5. Sell all and give to the poor: Matthew 19:16-22. In contrast with God’s plan for Zacchaeus who only had to give a fraction of his goods to the poor, the “rich, young ruler” was asked to give all. Keeping the commandments simply was not enough. What might this suggest for the internalization of all law?

The idea of law as an accommodation to human need is suggested in a series of Ellen White quotations. She makes it clear that law is not simply an instrument of condemnation, but was and is intended to be a blessing to humankind.


Ellen White's Commentary on the Nature of Law
From Inspiration (RH 1991), 135-136

Adaptation and Restoration of the Ideal Law of Love

BEFORE SIN IN HEAVEN, THE ANGELS WERE VIRTUALLY UNAWARE OF LAW. "But in heaven, service is not rendered in the spirit of legality. When Satan rebelled against the law of Jehovah, the thought that there was a law came to the angels almost as an awakening to something unthought of. In their ministry the angels are not as servants, but as sons. There is perfect unity between them and their Creator. Obedience is to them no drudgery. Love for God makes their service a joy" (TMB 109).

BEFORE SIN ON EARTH, THE LAW WAS WRITTEN ON HUMAN HEARTS. "Adam and Eve, at their creation, had a knowledge of the law of God; they were acquainted with its claims upon them; its precepts were written upon their hearts. When man fell by transgression, the law was not changed, but a remedial system was established to bring him back to obedience" (PP 363).

AS HUMANKIND FELL AWAY FROM GOD, THE LAW WAS ADAPTED TO NEED: "If man had kept the law of God, as given to Adam after his fall, preserved by Noah, and observed by Abraham, there would have been no necessity for the ordinance of circumcision. And if the descendants of Abraham had kept the covenant, of which circumcision was a sign, they would never have been seduced into idolatry, nor would it have been necessary for them to suffer a life of bondage in Egypt; they would have kept God's law in mind, and there would have been no necessity for it to be proclaimed from Sinai, or engraved upon the tables of stone. And had the people practiced the principles of the Ten Commandments, there would have been no need of the additional directions given to Moses" (PP 364).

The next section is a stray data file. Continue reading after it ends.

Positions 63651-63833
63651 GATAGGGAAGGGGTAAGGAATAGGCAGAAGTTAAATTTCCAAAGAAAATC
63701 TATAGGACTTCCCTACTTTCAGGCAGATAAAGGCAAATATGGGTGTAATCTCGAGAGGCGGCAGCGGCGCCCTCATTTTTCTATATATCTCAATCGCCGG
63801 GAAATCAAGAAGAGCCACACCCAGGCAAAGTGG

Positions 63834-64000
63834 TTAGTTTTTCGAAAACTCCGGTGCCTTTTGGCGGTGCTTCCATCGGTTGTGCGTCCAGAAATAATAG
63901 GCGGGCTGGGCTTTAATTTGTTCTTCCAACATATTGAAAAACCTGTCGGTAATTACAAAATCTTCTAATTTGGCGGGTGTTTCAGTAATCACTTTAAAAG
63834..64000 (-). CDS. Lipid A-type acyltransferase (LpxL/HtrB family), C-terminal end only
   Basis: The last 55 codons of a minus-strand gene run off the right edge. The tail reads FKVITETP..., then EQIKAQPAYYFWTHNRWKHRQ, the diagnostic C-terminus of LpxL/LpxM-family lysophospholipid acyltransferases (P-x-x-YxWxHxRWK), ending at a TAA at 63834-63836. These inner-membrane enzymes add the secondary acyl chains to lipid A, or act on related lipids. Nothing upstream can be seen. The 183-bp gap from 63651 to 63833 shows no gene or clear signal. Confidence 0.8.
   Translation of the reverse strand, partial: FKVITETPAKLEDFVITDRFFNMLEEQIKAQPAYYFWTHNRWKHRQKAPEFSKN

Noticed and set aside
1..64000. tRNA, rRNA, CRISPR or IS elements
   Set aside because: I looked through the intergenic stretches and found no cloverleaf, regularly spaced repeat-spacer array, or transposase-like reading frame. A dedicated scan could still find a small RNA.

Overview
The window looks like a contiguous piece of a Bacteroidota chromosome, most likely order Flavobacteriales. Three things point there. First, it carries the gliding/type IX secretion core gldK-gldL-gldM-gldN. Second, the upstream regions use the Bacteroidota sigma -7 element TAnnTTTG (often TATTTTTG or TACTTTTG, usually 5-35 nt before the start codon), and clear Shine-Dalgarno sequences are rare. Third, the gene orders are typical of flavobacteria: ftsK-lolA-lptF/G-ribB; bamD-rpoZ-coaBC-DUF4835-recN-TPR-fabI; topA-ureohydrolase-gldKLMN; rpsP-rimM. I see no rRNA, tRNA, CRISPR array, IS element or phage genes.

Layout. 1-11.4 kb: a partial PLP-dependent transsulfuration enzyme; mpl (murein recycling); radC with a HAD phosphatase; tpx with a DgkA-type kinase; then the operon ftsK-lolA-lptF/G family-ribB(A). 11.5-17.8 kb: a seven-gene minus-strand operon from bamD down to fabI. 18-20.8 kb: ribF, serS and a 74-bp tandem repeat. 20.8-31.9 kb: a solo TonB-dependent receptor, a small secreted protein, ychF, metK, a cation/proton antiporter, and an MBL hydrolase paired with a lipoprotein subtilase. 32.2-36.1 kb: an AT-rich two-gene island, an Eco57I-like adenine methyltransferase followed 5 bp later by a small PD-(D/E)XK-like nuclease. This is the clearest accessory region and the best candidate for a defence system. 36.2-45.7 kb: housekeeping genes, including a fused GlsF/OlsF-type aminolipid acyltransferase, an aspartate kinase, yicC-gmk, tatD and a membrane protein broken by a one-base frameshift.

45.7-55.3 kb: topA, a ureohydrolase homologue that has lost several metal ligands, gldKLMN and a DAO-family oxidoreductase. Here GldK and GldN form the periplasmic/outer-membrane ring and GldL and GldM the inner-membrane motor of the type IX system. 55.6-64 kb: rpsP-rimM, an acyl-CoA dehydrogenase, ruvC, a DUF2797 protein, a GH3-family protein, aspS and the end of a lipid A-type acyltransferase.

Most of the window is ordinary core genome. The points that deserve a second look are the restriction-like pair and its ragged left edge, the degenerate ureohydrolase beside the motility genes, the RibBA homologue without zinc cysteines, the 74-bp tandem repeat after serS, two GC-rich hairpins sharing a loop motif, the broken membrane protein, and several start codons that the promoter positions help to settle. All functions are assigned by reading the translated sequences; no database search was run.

THE DECALOGUE APPLIED THE PRINCIPLES OF LOVE: "The precepts of the Decalogue are adapted to all mankind and they were given for the instruction and government of all. Ten precepts, brief, comprehensive, and authoritative, cover the duty of man to God and to his fellowman; and all based upon the great fundamental principle of love. "Thou shalt love the Lord thy God with all thy heart and with all thy soul and with all thy strength and with all thy mind and thy neighbor as thyself" (Luke 10:27). In the ten commandments, these principles are carried out in detail and made applicable to the condition and circumstances of man" (PP 305).

ADDITIONAL LAWS ILLUMINED THE PRINCIPLES OF THE DECALOGUE: "The minds of the people, blinded and debased by slavery and heathenism, were not prepared to appreciate fully the far-reaching principles of God's ten precepts. That the obligations of the Decalogue might be more fuly understood and enforced, additional precepts were given, illustrating and applying the principles of the Ten Commandments" (PP 310).

ALL THE LAWS WERE FOR THE GOOD OF THE PEOPLE: "The object of all these regulations was stated: they proceeded from no exercise of arbitrary sovereignty; all were given for the good of Israel" (PP 311).

THE LAW IS AGAIN INTERNALIZED: "The same law that was engraved upon the tables of stone, is written by the Holy Spirit upon the tables of the heart" (PP 372).